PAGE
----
How to Prepare Gourmet, Healthy Meals on a College Budget

Eating healthy does not have to mean sacrificing flavor or paying a lot of money. Healthy meals can be flavorful and extremely cheap to prepare, as low as less than a few dollars.

Good eating habits regularly fall victim to college students’ lack of time and money. It seems easier and cheaper to grab fast food than to prepare a healthy home-cooked meal. Meals can be prepared, however, that are nutritious and tasty but do not take much money.

Learning a few tricks is vital to cheap and easy healthy cooking. Fresh fruits and vegetables, whole grains, and beans can be put together in infinite combinations. Vinegars, herbs, and spices boost flavor without adding fat or sodium. Feel free to experiment to keep things interesting. Trader Joe’s sells bottles of herbs and spices for very low prices.

Shop around for the best selection and prices until you figure which stores best suit your needs. More importantly, though, understand what you are paying for. The prices for fruits and vegetables might look high but keep in mind those are often prices per pound and not unit costs. Produce often does not weigh much and a little can go a long way. You are also likely better off buying your fruits and vegetables at small produce markets or some farmers’ markets than larger chain stores like Safeway or Whole Foods.

When it comes to buying quality produce at low prices, downtown San Francisco offers some great options. The Heart of the City Farmers’ Market is held year-round at UN Plaza on Wednesdays from seven a.m. to five-thirty p.m. and Sundays from seven a.m. to five p.m. Many vendors offer reasonable prices and will discount them as the day goes on, often peddling bags jammed full of produce for a dollar. Golden Veggie Market at the corner of California and Polk streets and California Produce on Polk Street near Geary Street are also good bets. The Mission boasts low-priced fruits and vegetables as well.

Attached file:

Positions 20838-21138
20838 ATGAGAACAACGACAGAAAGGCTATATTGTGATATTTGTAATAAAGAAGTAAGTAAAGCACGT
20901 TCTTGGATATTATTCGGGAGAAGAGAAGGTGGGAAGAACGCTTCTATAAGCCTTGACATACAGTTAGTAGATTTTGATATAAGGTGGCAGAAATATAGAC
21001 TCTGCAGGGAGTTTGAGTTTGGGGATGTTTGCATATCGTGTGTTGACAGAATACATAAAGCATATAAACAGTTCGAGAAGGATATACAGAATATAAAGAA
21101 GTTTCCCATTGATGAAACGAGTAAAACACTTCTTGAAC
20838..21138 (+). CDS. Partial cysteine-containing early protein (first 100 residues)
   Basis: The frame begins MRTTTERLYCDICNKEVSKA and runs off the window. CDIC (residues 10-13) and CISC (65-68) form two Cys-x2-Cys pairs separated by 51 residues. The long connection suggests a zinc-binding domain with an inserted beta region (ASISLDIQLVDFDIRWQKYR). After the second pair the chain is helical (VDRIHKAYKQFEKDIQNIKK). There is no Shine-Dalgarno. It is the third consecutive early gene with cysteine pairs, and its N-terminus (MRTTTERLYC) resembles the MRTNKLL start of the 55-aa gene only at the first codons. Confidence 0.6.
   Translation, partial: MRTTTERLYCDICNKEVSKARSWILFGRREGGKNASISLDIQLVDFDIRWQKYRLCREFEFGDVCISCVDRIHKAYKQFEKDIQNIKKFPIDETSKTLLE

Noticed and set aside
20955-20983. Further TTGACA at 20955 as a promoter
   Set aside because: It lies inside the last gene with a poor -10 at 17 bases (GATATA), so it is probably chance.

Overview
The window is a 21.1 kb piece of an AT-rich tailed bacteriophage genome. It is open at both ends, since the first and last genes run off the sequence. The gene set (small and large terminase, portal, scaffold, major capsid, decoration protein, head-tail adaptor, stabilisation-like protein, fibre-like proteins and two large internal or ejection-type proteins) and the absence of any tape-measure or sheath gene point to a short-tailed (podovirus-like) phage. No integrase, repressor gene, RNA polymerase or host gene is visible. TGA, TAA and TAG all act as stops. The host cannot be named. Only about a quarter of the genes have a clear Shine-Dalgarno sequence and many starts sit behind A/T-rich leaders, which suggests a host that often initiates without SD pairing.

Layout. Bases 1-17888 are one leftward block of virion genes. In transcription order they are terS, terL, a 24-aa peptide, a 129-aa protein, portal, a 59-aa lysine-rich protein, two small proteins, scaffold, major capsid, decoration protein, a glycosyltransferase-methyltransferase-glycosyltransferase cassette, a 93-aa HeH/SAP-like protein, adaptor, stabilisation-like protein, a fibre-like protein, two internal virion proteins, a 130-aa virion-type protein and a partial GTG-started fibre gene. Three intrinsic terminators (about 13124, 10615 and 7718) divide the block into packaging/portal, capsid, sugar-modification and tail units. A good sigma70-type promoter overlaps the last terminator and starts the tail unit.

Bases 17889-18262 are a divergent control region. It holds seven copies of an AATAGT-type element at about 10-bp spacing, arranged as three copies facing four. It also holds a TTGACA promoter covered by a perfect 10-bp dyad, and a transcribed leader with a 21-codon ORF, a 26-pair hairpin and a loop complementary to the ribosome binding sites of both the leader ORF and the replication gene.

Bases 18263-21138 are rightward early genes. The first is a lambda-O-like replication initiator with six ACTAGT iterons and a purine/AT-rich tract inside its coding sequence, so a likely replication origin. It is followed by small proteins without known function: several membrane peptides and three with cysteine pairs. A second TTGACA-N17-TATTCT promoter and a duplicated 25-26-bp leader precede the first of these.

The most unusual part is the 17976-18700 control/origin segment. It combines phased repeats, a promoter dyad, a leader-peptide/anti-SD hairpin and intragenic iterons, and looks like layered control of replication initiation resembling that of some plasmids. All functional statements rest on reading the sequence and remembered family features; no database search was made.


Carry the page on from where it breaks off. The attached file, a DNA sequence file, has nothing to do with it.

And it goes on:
Healthy meals can be deceptively simple to prepare. An assortment of vegetables, fruits, and/or proteins such as beans, tofu, or tempeh can be cooked together in a single skillet. Plus, sautéing vegetables allows them to retain more of their natural flavors and nutrients than other methods like boiling or microwaving do.

If you would like to try cooking this way but do not know where to begin, mix and match ingredients out of this list of suggestions to get started:

Vegetables – Greens (e.g., kale, collard, or chard), potato (e.g., red, Yukon gold, purple, or white), sweet potato/yam, turnip, parsnip, broccoli, carrot, mushroom, Brussels sprouts, onion, bell/chili pepper, zucchini or other squash, etc.

Fruits – Apple, berries, pear, grapes, etc.

Grains – Rice (e.g., brown, white, or wild), quinoa, whole-grain pasta, barley, farro, etc.

Proteins – Beans (e.g., fava, black, or pinto), tofu, tempeh, seitan, eggs, etc.

Seasonings – Fresh or dried herbs (e.g., basil, mint, dill, rosemary, oregano, thyme), cinnamon, cumin, curry powder, pepper, etc.

Vinegars – Balsamic, apple cider, white wine, red wine, rice, etc.

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